When you drive by on the street the small home near the Montrose looks a lot like the other bungalows in the neighborhood, but when you check out the side of the house, you see what makes it different. There's a long line of carefully angled solar panels that generate much of the home's power.
The 1600 square foot home is the residence of architect John Zemanik. He calls his modest home a bridge, from the 19th century when oil was discovered in Texas, to the 21st century.
"It's not trying to, how shall we say, violate the tradition of our neighborhood. But at the same time, the very thing that makes it run is a continuous technological evolution."
The home served as a backdrop for the unveiling of the new Environment Texas report. It says Houston could save lots of money and energy by encouraging builders to construct more net-zero homes, homes that generate their own electricity. The organization's Tessa McClellan says the savings would be substantial.
"We could save 7.8 percent of Houston's annual electricity use by 2030. We could also protect public health by preventing 2.3 million metric tons of global warming pollution."
In 2008 the city of Houston adopted new energy efficient building standards that were higher than state minimums, and the organization is encouraging the city council to set even higher standards, 15 percent higher than the state minimum.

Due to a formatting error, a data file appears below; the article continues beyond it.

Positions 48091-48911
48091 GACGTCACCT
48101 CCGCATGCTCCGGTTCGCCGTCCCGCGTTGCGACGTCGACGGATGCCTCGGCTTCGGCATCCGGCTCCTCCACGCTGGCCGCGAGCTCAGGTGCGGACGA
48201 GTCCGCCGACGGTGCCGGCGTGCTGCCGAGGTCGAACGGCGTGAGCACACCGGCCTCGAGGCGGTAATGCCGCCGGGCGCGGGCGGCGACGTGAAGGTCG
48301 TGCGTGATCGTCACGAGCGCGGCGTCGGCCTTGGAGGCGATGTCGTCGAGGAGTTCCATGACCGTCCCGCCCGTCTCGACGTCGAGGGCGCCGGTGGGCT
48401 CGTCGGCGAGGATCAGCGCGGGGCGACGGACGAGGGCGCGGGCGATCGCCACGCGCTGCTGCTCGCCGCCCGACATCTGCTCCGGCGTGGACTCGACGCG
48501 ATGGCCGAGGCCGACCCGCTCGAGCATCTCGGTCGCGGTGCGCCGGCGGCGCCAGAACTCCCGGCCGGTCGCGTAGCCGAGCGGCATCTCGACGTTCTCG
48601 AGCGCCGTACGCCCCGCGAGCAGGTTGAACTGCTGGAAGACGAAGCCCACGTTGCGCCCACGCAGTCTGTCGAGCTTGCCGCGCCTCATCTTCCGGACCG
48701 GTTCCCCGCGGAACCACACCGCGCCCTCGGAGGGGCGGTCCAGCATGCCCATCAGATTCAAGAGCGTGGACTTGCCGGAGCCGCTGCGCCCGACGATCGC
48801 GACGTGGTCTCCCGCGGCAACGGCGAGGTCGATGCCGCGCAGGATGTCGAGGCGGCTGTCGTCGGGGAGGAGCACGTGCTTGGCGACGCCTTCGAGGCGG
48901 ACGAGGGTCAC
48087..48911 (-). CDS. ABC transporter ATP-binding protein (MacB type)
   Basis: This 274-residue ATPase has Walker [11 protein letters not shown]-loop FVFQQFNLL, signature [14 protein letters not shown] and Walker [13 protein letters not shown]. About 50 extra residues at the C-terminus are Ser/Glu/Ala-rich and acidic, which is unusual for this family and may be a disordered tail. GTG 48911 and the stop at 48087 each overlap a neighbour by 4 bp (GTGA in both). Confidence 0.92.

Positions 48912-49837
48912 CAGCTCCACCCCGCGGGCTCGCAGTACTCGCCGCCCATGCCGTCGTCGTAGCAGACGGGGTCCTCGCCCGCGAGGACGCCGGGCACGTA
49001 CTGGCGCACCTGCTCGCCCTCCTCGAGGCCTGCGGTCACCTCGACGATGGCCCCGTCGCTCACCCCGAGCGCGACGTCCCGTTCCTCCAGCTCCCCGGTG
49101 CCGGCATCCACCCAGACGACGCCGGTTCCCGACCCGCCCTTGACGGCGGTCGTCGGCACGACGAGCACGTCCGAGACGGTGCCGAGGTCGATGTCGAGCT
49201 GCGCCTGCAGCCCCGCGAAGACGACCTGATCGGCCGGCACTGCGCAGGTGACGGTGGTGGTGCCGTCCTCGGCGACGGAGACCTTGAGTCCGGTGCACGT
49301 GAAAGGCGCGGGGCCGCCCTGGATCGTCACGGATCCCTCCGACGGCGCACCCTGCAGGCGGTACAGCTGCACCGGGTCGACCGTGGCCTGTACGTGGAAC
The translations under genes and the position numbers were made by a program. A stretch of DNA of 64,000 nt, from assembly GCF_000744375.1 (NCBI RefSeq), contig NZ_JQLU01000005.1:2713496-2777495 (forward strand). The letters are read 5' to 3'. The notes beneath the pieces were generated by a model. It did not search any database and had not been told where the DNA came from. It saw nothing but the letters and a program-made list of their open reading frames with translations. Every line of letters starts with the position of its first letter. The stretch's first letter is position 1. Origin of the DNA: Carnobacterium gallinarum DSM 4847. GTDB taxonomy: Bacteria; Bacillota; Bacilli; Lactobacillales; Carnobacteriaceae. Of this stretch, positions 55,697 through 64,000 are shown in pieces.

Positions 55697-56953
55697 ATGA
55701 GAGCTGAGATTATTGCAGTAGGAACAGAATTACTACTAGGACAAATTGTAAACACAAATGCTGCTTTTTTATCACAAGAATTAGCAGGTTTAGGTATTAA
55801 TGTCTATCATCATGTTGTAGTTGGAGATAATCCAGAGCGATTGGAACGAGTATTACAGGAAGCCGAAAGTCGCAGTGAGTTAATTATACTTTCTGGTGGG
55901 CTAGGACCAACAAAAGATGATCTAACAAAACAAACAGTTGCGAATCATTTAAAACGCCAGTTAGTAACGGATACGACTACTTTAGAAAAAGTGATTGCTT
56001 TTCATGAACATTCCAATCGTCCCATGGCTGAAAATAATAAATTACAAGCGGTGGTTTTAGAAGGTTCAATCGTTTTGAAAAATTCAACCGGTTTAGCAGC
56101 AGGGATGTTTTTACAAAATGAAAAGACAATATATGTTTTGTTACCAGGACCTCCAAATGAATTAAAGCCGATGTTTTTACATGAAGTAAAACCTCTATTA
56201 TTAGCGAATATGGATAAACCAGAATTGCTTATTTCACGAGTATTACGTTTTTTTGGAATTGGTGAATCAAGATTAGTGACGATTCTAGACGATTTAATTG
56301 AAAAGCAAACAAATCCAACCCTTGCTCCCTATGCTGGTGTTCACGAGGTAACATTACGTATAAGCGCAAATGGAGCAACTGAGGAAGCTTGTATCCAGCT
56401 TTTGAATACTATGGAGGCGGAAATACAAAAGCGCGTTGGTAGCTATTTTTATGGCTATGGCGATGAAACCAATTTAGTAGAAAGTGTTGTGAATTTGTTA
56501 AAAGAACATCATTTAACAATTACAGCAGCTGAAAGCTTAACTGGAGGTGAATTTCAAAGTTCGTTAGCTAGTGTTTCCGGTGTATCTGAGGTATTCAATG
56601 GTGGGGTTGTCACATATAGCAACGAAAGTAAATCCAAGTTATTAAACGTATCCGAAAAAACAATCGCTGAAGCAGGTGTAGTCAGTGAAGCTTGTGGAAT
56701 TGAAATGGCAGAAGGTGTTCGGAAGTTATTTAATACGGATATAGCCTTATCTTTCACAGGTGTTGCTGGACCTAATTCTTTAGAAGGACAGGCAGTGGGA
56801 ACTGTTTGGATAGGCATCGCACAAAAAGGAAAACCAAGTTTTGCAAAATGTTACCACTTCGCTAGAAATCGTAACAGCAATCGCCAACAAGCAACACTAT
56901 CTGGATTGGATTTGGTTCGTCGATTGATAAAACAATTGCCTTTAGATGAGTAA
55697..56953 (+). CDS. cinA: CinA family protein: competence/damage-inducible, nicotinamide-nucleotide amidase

"The City of Houston has done a lot to purchase renewable electricity, both of wind and solar. We've done a lot in starting to develop infrastructure for electric vehicles but we need to continue investing in solar and energy efficiency."
Houston City Council member Sue Lovell said earlier she's concerned about adding cost to a new home, and what it would mean for people trying to get home loans. But State Representative Jessica Farrar says everyone would save in the long run.
"Once it's in the code, it drives the market, everybody works by the same set of rules. And then you start to have economies of scale."
And Farrar says while Houston became a major player in the oil industry, she doesn't want the city to miss an opportunity to position itself as a center of renewable energy.
"We've really got to be looking for renewable sources, we just can't keep doing business the way we always have been. And if we don't move toward the future, toward renewables, we will be left behind here in Houston."
The city council is set to take up the issue at next week's meeting.